If you have ever driven a car from Hanalei Bay in Kaua‘i to Ke‘e Beach you have driven right over underwater caves that are just packed full of amazing colorful creatures! Kaua‘i’s North Shore has giant surf in the winter that crashes onto the lava cliffs carving caves.
Some of the caves at Lumaha‘i Beach go all the way back under the road up above! In the summertime when the surf is small we scuba dive into these caves and found them as colorful as the most-beautiful artwork you have ever seen.
One might think the underwater caves and lava tube would be dark and black, but it is just the opposite. These caves get very little sunlight, so you need bright underwater flashlights to safely enter the caves. When you shine your light on the cave walls you are just stunned by the colors. The walls are solid green, blue, red, yellow, black and white. What you are looking at are sponges that get their bright colors by absorbing dissolved minerals in the sea that come from volcanic rock when it breaks down over millions of years.
Your grandparents may have used natural sponges to clean their kitchens, and there is a reason for this. The sponges that grow in the sea are about the most absorbent natural products ever discovered. Sponges suck in vast amounts of salt water and filter out food and toxins then expel perfectly clean sea water. The coating of sponges in the submarine caves act as a giant filter for the ocean. When the waves surge back into these caves the sponges on the cave walls filter and clean the surf.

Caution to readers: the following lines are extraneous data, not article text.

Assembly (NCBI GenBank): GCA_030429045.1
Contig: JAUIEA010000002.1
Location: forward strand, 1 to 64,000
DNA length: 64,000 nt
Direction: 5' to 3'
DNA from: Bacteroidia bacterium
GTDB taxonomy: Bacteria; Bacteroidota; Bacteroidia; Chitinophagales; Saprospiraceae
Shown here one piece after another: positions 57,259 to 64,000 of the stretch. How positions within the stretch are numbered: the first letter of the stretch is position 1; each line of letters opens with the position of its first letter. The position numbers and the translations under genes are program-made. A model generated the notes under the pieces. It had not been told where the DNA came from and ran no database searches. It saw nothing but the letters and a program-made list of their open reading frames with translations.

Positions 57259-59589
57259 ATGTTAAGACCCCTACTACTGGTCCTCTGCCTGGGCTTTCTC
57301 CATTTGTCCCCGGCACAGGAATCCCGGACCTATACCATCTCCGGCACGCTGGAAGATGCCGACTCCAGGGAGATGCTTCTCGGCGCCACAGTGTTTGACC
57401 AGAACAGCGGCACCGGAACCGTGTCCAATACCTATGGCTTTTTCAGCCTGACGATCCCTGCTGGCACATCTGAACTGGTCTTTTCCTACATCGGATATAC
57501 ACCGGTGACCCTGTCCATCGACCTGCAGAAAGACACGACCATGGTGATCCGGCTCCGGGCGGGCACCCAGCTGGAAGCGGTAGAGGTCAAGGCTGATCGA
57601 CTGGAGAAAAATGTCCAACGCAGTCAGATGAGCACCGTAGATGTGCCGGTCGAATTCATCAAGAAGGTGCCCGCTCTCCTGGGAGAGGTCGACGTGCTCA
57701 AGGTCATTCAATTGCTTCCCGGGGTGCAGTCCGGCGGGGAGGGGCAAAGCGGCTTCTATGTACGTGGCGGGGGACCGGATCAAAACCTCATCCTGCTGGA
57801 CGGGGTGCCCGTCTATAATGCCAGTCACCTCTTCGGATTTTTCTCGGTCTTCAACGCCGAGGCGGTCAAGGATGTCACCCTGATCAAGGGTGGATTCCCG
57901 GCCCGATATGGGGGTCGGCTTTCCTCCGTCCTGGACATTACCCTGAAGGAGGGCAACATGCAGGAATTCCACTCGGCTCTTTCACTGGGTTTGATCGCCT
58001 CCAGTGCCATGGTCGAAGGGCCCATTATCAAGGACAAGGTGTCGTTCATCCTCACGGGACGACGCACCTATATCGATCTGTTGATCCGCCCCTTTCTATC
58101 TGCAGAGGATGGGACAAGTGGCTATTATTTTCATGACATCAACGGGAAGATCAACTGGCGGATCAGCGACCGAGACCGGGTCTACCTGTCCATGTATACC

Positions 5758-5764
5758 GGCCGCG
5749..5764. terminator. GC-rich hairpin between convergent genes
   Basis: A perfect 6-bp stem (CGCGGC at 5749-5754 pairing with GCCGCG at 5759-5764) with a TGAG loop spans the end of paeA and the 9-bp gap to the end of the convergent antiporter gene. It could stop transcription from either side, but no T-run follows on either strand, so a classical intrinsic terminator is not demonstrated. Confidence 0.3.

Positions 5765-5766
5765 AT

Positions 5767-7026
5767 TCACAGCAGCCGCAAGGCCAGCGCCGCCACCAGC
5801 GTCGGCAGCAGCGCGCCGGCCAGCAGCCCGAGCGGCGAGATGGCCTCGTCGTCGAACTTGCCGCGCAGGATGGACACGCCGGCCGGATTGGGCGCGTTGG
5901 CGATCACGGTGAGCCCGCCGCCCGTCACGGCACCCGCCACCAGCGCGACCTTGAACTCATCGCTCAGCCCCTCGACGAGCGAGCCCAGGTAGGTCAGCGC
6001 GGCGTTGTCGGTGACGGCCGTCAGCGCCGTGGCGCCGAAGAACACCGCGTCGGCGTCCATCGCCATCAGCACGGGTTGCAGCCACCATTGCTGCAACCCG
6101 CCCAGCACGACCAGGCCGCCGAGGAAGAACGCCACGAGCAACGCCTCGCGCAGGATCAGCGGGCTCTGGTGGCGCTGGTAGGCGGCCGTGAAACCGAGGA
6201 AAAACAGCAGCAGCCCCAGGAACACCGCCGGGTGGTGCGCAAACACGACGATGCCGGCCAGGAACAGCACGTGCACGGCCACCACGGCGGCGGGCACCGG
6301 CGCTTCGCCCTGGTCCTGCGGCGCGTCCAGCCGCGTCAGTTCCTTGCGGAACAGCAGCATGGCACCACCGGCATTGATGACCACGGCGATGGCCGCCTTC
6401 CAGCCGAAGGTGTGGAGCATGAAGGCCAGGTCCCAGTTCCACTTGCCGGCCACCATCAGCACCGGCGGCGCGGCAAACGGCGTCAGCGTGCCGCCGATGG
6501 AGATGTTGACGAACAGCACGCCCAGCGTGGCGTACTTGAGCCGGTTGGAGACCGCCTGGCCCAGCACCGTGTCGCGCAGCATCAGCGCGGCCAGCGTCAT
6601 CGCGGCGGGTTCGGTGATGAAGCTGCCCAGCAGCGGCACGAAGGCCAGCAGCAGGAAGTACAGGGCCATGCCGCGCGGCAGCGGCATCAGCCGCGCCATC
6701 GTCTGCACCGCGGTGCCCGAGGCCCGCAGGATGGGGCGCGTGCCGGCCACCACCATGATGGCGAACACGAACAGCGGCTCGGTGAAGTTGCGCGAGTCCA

Sponges live under piers, back in caves and other dark parts of the coral reef, and for some reason they are not affected by pollution. They are nature’s natural filtering system, and they can filter polluted water and live when other sea creatures would die.
Also growing in the sponge-filled Lumaha‘i caves are small, five-inch-tall gorgonians. These red or yellow creatures look like little trees, and they also filter the seawater with their tiny, stinging polyps. Gorgonians are common throughout the Pacific Ocean but super-rare in Hawai‘i. The Lumaha‘i caves are the only dive site I have ever seen them growing in.
You can learn all about the giant waves at Lumaha‘i that carve these amazing and colorful caves in my new movie, and also get an underwater tour of the caves at youtube.com/watch?v=MkCPhgXzSGM&authuser=0
You can see all kinds of marine sponges up on my web at www.underwater2web.com, as I have sponge movies from all around the world, and many of them are the most colorful creatures in the sea!
Terry Lilley is a marine biologist living in Hanalei and co-founder of Reef Guardians Hawai‘i, a nonprofit on a mission to provide education and resources to protect the coral reef. To donate to Reef Guardians Hawai‘i go to www.reefguardianshawaii.org.